Economic Week In Review | Issue 322 | 28 March 2022
Materials and commodities
Timber | Trade body Timber Development UK has warned of a fresh wave of price volatility as timber from Russia and Ukraine is now classified as “conflict timber” as the industry recovers from the surge in demand following the pandemic and decarbonisation programmes encourage the use of wood.
Fuel duty was cut by 5p/litre and the reduction will last until next March. The RAC criticised the cut saying that it only took prices “back to where they were a week ago”. The red diesel rebate removal is still set to come into effect next month, but users will benefit from the 5p duty cut.
The Spring Statement was focussed on the cost of living crisis, with few significant announcements for construction. There was no delay to the red diesel rebate reversal, and the increase to National Insurance remains, although the threshold has been increased. VAT relief on green housing solutions, R&D tax relief, and bringing forward the date for business rate exemptions for renewable energy generation should positively impact the sector.
UK construction and property news
Labour | After falling in January, self-employed labour pay rates increased in February, increasing just over 7% on an annual basis. The highest annual increase was seen in London at 13.6%, followed by Yorkshire and the Humber at 12.3%. Only the North East saw an annual fall (-2.9%).
Apprenticeships in London construction companies have fallen over the last three years according to data from the London Assembly Economic Committee. 18% fewer people began apprenticeships in 2020/21 than in 2017/18. Recommendations have been made to ministers such as financial incentives for employers to hire apprentices who are disabled or under the age of 19.
Insurance | The CLC has launched a survey looking for views on the ongoing professional indemnity insurance crisis. The survey is available here.
Payments | Research carried out by Lloyds Bank Commercial Banking found that 65% of contractors have seen payments slow since the beginning of the pandemic with 26% saying it now takes customers more than 30 days to settle outstanding invoices. Common reasons cited were cashflow issues and late payments from other customers.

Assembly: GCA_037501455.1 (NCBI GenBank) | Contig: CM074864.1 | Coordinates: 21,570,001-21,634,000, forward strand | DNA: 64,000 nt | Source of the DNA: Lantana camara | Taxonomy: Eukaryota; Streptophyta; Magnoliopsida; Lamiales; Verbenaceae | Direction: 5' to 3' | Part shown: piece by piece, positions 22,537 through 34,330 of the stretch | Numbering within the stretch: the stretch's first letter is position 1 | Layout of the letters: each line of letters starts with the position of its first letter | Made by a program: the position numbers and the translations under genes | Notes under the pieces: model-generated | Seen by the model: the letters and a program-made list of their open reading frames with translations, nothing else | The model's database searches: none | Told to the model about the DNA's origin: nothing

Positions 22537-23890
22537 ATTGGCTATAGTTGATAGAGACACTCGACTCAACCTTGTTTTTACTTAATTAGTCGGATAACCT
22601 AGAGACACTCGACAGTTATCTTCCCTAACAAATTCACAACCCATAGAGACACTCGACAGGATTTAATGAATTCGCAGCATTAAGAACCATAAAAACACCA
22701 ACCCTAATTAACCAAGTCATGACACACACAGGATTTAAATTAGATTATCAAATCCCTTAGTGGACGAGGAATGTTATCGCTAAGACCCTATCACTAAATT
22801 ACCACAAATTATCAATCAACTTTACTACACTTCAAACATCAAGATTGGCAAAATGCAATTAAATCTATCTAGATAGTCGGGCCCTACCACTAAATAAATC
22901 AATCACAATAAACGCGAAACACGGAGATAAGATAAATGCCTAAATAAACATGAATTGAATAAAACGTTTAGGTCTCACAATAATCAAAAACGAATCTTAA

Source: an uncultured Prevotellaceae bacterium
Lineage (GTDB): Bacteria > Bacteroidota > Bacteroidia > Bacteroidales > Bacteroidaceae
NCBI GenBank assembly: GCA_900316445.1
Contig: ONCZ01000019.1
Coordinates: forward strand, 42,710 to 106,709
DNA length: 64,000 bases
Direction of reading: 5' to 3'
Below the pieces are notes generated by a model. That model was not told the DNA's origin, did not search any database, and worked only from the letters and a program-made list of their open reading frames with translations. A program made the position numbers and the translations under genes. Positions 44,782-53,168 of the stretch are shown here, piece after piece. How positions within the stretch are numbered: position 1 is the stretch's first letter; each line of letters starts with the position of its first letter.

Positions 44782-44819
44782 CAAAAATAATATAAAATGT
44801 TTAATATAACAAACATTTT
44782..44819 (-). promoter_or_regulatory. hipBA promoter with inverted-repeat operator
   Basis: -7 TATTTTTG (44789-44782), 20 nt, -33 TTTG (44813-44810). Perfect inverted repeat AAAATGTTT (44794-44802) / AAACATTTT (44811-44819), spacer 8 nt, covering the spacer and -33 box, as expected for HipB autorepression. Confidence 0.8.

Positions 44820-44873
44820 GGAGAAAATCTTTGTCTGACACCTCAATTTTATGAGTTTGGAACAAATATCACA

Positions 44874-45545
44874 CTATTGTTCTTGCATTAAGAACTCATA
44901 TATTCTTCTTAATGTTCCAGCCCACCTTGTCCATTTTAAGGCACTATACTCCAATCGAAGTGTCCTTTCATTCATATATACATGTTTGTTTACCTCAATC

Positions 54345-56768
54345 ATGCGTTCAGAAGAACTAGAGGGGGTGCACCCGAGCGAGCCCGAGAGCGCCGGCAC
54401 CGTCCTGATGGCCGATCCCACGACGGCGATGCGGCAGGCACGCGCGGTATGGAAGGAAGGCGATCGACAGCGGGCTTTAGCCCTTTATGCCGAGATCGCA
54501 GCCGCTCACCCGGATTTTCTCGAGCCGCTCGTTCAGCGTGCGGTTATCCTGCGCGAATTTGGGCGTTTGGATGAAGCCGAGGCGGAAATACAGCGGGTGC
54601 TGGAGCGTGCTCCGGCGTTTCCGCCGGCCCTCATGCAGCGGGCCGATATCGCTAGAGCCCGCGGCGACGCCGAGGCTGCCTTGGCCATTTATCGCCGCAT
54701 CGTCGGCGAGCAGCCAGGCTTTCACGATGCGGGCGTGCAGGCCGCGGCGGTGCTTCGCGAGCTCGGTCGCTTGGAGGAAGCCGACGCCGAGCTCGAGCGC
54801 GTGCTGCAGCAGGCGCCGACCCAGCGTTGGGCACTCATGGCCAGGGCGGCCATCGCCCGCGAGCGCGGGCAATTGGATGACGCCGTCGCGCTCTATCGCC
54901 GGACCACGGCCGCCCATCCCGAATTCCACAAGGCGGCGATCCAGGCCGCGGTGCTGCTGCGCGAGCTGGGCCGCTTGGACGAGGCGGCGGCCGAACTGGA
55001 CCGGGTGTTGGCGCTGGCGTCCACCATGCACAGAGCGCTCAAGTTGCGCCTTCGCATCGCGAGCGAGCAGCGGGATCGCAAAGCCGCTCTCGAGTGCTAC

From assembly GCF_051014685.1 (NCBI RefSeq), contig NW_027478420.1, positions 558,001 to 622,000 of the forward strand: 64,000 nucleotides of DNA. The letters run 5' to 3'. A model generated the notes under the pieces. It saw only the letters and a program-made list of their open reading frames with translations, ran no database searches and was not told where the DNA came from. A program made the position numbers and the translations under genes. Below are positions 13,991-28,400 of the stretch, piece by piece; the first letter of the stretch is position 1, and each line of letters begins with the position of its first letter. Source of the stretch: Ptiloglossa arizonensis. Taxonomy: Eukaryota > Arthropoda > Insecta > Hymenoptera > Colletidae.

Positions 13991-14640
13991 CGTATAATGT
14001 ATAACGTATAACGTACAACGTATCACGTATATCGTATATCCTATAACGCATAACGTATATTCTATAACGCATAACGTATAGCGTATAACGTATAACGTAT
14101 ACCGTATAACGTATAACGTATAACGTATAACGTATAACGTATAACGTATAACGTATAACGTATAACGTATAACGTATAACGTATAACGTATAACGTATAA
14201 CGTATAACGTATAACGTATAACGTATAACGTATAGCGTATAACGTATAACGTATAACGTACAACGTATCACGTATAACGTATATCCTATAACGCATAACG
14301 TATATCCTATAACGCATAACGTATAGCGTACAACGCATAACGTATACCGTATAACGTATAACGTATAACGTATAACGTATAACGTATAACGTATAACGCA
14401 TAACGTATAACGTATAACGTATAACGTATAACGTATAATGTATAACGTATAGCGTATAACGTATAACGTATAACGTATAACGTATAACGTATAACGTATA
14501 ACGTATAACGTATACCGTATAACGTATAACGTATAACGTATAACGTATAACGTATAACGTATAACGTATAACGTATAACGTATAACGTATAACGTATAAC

Investment | A recent report by Cushman and Wakefield found that Chinese investment in UK commercial property has fallen, with the main catalyst being the Evergrande debt crisis and many companies repatriating capital and reducing debt burdens.
Retail sales in Britain fell 0.3% between January and February (following a 1.9% increase the previous month) as inflation began to bite and storms affected much of the UK.
Natwest is to buy back £1.2bn worth of shares from the UK government, which will cut the Treasury’s ownership of the bank to less than 50% for the first time since 2008.
Energy strategy | An energy security strategy for the UK has been delayed as the Spring Statement held back from any new commitments. The strategy would require spending on new nuclear power stations and wind energy.
Germany has vowed to end its dependence on Russian gas by 2024. The US will deliver a minimum of 15bn cubic metres of LNG to Europe to facilitate the move.
China has seen “unprecedented outflows” of capital, according to a study by the Institute of International Finance. The report noted that similar outflows are not being seen in other emerging markets. Official data also showed that foreign investors reduced their holdings of Chinese government bonds by the most on record in February, as the war in Ukraine spurred redemptions among global fixed-income investors.
Shanghai remains in lockdown due to a rise in the number of Covid-19 cases.
Published every six months, our Tender Price Index is an analysis of inflation price deviation in construction prices. Click on the link above to view our most recent Index.
Friday to Friday
Price / Index
Week % change
Annual % change
$ per £
€ per £
Brent Oil $/barrel
With inflationary spikes becoming more prominent, many had hoped that there would be more relief in the Chancellor’s Spring Statement but attempts to relieve the current cost of living pressures should be welcomed.
As the war in Ukraine further threatens the global commodities market, and therefore the cost and availability of materials, project teams should be increasingly aware of where materials come from and the pressures on those supply chains, as well as the financial health of suppliers.
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